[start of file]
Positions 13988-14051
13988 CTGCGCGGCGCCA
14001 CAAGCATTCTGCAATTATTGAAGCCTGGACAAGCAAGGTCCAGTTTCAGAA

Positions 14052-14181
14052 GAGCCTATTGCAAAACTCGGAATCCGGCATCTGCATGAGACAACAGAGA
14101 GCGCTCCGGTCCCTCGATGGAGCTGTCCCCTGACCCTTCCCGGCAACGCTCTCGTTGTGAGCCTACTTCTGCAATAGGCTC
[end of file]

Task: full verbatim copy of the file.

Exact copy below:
Positions 13988-14051
13988 CTGCGCGGCGCCA
14001 CAAGCATTCTGCAATTATTGAAGCCTGGACAAGCAAGGTCCAGTTTCAGAA

Positions 14052-14181
14052 GAGCCTATTGCAAAACTCGGAATCCGGCATCTGCATGAGACAACAGAGA
14101 GCGCTCCGGTCCCTCGATGGAGCTGTCCCCTGACCCTTCCCGGCAACGCTCTCGTTGTGAGCCTACTTCTGCAATAGGCTC